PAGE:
An experiment by national fire experts started by showing an e-scooter in a bedroom.
Nothing appeared to be happening on the surface, but inside the electric components of the bike, heat and energy were rapidly rising out of control.
Smoke billows from the bike after several seconds. After 15 seconds, the bike exploded, and the room was engulfed in flames.
They’re causing destruction, devastation and death.
What You Need To Know
- Hundreds of fires in New York City have started because of an e-bike or e-scooter over the past few years
- Researchers have been investigating ways to slow the rapid speed these fires spread
- Lawmakers are taking action to ensure e-bikes and e-scooters sold in the city have specific certifications
Fires charring homes and businesses that start primarily with the lithium-ion battery in e-bikes and e-scooters.
They’re the same type of batteries in cars, phones, computers.
From 2019 to 2022, there’s been a more than 1,000% increase in injuries from fires that started with an e-bike or e-scooter, and there’s been a more than 600% increase in the fires themselves.
Last year, six people died in fires started with lithium-ion batteries in New York City.
Meanwhile, this year, five people have already died, including a seven-year-old boy in early April.
“Modern home fires based on the way fire spreads on upholstered furniture. You tend to only have a few minutes for time to escape when a fire starts in your home,” said Adam Barowy, a research engineer at UL Fire Safety Research Institute. “With what we’ve seen from e-bike thermal runaways, that can be less than a minute for time to escape.”
FSRI investigates all things fire, and the organization has partnered with FDNY to look specifically at what’s causing these fires to be within e-bikes and scooters.
“What’s happening is you start to have some chemical reactions inside the cell that give off heat and the more heat it gives off, the more chemical reactions happen,” Barowy explained. “That speeds up and the temperature increases so quickly that it can’t be controlled.”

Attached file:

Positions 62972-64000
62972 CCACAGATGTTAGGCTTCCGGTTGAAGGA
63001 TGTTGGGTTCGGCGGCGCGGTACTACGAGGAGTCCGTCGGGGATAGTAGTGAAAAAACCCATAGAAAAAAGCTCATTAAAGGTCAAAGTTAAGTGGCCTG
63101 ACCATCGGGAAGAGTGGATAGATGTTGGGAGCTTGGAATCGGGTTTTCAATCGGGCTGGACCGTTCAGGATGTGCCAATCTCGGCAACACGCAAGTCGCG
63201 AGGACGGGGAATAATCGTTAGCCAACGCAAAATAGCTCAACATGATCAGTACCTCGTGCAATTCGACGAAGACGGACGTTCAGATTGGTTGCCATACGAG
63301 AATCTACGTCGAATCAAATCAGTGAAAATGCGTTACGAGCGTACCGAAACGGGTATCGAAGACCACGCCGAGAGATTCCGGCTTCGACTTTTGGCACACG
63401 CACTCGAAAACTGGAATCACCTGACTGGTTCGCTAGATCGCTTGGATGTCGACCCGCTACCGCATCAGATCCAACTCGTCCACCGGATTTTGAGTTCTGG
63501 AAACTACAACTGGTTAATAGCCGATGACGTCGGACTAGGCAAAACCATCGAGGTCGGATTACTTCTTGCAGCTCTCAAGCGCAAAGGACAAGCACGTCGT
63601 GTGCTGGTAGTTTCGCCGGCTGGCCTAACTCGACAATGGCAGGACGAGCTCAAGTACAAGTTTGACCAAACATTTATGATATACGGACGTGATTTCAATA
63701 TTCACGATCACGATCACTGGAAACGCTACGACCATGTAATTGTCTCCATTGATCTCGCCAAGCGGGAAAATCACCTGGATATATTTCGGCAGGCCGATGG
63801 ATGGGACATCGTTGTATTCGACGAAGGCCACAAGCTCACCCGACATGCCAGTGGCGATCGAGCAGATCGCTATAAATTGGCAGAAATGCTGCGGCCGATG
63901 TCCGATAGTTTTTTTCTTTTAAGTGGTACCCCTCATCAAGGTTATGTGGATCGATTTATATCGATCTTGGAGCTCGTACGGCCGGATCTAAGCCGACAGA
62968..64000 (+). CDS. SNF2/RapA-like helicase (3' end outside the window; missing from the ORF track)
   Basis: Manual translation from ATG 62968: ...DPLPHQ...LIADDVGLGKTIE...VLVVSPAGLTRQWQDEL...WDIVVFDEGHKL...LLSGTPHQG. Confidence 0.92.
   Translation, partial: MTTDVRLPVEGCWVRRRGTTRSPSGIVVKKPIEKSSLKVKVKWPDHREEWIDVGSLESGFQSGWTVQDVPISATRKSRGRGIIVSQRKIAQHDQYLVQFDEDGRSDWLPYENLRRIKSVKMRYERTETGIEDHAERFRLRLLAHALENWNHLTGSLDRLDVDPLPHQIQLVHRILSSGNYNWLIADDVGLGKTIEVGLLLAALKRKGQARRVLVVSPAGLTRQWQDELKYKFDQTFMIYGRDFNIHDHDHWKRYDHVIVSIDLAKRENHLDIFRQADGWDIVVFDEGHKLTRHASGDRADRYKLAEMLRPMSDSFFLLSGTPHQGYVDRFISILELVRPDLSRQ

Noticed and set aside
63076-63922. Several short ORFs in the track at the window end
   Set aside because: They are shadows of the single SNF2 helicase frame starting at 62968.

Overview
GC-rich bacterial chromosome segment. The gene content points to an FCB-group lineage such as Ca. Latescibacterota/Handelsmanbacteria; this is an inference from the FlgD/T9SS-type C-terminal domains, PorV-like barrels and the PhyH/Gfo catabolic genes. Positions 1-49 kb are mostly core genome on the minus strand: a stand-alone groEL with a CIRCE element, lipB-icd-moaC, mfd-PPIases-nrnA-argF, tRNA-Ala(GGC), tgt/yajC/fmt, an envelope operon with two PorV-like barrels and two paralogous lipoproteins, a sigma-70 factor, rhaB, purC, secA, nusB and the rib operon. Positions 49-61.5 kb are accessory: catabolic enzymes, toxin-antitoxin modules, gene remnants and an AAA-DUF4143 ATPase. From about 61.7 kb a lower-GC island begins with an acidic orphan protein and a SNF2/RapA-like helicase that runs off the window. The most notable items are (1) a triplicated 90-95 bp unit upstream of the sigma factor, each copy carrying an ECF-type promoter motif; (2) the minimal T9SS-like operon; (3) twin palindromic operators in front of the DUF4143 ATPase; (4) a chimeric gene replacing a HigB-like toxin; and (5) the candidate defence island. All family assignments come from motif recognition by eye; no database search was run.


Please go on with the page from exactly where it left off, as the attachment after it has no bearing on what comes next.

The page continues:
He said they don’t need to be on to catch fire and it’s happening seemingly more than other products with lithium-ion batteries for a reason.
“Some are designed well and evaluated for safety and others are just kind of coming in and being sold for much cheaper than those,” he said.
In December, the federal government’s Consumer Product Safety Commission sent a letter to more than 2,000 manufacturers, imploring them to meet safety standards and urging them to review their product line immediately.
CPSC would not tell NY1 how many of them are responsible for creating bikes and scooters that are fire hazards.
There has been increased attention in the city, with public service announcements about safety.
In November, all New York City landlords had to post safety signage for the bikes and scooters.
Mayor Eric Adams signed five regulations into law in March, including requiring e-bikes and e-scooters to meet specific safety standards.
Last month, the City Council announced it was considering even more legislation, including ways to reduce the cost of lithium-ion batteries.
Now the research continues at the Fire Safety Research Institute to see if sprinklers can help fight the rapid spread of these e-bike and e-scooter fires.
“Because if they don’t then there’s some head-scratching to do in the fire safety industry about how we can meaningfully provide protection given that we have the built in environment as it is around us and a very new hazard being introduced that wasn’t there when we designed all of our safety codes,” said Barowy.
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